Impaired Flying Targeted

The FAA wants to increase pilot awareness of impairment by alcohol, drugs and fatigue.


According to the FAA and its Civil Aerospace Medical Institute, CAMI, between six and 14 percent of pilot fatalities are related to alcohol intoxication. While that seems like a very high number of pilots in our experience—and a wide, inexact statistical range—the agency said it reached its conclusion by analyzing deceased pilots’ blood and tissue samples after accidents.

Regardless of their validity, those numbers are backing a campaign designed to raise pilot awareness of the dangers of impaired flying. The FAA is quick to point out that alcohol alone isn’t its focus; legal and illegal drugs and even simple fatigue can contribute to pilot impairment and an accident. And impairment, the agency says, may cause a pilot to exceed an aircraft’s operating limitations and lose control.

It’s no secret among pilots—at least the ones with whom we’re familiar—that the motor skills and cognitive abilities required to safely fly even a simple airplane in good weather can steeply deteriorate when we’re not at our best. And the vast majority of pilots who use alcohol do not drink and fly, at least not as a required crewmember.

They know, for example and as the FAA recently said, “that a pilot’s performance can be impaired by only a few drinks, even after the pilot’s blood alcohol content (BAC) has returned to ‘zero’.” They also know the deleterious effects of alcohol can persist long after its consumption. Among other outcomes, alcohol can exacerbate spatial disorientation and hypoxia, dangerous conditions of which most pilots are aware through their training.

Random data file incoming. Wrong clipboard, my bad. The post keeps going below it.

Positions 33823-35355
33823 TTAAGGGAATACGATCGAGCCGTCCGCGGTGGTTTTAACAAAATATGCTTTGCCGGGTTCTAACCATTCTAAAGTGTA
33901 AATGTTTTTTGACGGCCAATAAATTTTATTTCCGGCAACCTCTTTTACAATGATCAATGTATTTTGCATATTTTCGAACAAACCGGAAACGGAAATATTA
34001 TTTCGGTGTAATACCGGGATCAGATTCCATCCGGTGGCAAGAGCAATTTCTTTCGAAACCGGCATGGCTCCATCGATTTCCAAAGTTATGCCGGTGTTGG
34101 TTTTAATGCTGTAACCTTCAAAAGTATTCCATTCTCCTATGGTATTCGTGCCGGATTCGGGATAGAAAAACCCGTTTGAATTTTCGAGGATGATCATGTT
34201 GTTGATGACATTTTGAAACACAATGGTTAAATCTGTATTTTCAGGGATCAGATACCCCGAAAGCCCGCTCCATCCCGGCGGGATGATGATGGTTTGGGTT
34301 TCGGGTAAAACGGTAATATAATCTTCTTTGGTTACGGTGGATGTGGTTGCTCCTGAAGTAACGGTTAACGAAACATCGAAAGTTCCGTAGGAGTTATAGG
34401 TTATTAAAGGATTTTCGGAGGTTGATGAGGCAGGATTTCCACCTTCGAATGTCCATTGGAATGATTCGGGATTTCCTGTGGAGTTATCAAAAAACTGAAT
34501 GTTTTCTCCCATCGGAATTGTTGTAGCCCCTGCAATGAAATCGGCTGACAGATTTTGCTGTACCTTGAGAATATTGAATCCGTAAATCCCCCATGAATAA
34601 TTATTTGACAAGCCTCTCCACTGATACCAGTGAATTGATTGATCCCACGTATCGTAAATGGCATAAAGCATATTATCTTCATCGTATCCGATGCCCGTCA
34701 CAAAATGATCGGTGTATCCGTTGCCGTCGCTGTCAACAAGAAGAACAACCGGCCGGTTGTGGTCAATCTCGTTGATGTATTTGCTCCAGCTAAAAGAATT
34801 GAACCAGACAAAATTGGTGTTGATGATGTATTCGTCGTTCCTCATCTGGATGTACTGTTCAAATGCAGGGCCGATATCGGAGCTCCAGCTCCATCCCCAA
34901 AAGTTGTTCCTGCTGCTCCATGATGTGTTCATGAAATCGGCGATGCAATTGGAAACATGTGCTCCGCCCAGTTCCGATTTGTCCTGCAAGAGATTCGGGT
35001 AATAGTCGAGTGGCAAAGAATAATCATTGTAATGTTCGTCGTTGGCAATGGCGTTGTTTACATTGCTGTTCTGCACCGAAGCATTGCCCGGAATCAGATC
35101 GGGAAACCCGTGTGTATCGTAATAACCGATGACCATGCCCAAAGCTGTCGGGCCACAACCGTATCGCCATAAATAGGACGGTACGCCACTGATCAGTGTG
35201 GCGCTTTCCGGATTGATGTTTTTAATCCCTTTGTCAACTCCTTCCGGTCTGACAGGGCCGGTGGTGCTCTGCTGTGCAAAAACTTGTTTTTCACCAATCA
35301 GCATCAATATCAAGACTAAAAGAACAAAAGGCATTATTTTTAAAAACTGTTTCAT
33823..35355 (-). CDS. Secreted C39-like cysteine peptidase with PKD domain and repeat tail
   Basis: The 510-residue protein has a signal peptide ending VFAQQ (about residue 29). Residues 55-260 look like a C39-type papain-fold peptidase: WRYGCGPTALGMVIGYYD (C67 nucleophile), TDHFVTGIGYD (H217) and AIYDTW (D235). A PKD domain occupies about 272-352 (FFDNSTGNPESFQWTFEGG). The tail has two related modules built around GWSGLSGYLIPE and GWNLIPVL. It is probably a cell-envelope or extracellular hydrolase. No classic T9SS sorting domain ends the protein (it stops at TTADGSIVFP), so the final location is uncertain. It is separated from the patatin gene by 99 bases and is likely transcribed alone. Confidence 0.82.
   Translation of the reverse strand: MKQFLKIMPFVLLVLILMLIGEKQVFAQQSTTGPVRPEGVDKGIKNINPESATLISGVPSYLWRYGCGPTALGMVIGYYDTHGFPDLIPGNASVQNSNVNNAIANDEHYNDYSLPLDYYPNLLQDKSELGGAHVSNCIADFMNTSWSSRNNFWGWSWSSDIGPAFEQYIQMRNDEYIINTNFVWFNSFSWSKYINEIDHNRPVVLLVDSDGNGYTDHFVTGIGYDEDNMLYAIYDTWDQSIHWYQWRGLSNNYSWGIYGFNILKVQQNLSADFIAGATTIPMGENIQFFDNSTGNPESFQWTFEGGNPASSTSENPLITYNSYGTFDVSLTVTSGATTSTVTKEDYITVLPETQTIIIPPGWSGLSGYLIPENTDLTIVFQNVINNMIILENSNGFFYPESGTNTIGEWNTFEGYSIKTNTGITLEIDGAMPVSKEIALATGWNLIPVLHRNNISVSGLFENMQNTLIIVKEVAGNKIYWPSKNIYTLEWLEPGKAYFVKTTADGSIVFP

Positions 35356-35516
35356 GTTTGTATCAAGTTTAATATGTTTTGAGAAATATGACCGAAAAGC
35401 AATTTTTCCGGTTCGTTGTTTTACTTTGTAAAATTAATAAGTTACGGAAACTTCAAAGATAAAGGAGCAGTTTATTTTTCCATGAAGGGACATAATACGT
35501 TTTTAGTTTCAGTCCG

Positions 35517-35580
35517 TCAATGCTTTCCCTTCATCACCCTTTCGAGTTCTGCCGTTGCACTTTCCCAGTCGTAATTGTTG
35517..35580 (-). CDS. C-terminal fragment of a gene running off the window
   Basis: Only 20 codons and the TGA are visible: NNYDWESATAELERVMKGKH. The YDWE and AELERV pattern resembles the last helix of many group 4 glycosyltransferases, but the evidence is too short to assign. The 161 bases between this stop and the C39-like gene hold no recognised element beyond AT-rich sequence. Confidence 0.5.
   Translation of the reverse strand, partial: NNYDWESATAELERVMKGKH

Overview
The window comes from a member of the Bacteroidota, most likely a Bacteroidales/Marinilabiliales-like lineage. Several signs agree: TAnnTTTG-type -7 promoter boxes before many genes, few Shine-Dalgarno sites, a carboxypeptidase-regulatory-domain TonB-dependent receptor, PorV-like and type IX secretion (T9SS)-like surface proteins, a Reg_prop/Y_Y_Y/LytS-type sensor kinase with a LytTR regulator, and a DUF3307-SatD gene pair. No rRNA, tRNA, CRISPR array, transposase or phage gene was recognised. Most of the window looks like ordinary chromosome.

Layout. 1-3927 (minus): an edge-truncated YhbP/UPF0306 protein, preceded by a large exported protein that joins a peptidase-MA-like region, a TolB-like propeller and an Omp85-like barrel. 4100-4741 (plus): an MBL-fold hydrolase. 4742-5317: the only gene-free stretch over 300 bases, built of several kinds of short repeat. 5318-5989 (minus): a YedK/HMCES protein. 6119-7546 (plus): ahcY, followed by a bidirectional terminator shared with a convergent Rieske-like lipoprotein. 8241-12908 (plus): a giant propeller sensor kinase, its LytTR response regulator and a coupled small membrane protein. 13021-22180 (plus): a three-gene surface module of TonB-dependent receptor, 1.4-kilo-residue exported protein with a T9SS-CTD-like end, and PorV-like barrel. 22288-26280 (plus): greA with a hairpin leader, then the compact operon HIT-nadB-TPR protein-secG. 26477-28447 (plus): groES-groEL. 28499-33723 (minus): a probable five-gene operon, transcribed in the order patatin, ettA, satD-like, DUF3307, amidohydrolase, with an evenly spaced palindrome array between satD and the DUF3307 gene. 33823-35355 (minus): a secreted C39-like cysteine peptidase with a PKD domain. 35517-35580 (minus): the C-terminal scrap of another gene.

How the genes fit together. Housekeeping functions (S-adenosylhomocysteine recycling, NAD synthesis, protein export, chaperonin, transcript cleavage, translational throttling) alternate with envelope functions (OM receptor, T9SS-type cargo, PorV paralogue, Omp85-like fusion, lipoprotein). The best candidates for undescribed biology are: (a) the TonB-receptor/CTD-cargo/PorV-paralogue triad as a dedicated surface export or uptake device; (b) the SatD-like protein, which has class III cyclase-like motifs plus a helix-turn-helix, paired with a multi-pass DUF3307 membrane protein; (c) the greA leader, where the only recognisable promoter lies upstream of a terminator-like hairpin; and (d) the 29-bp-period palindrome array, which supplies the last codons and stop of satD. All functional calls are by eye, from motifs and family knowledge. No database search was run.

And remember that alcohol is not the only culprit. According to the FAA, some unknown number of pilots involved in fatal accidents used prescription drugs such as common sleep aids and cold remedies “without realizing that these drugs could make them unfit to fly.”

Runway Condition Reports

As winter approaches the northern hemisphere, pilots are gearing up to deal with runways contaminated by snow, ice, slush and other cold-weather realities. In preparation for the season, the FAA on October 1 rolled out a new program—the Takeoff and Landing Performance Assessment (TALPA)—to improve winter runway safety at U.S. airports.

The FAA developed the new assessment standards with the help of an industry aviation rulemaking committee. They include a revised method for airports and ATC to communicate runway conditions to pilots “in terms that directly relate to the way a particular aircraft is expected to perform,” according to the agency. The FAA says its TALPA initiative “improves the way the aviation community assesses runway conditions, based on contaminant type and depth, which provides an aircraft operator with effective information to anticipate airplane braking performance.”

Implementing the new procedures starts with airport operators. They’ll use the new runway condition assessment matrix (RCAM) to assess runway conditions, which pilots will use to interpret reported runway conditions. The RCAM—criteria from which are presented in the table on the opposite page— is designed to replace “subjective judgments of runway conditions with objective assessments tied directly to contaminant type and depth categories,” according to the FAA.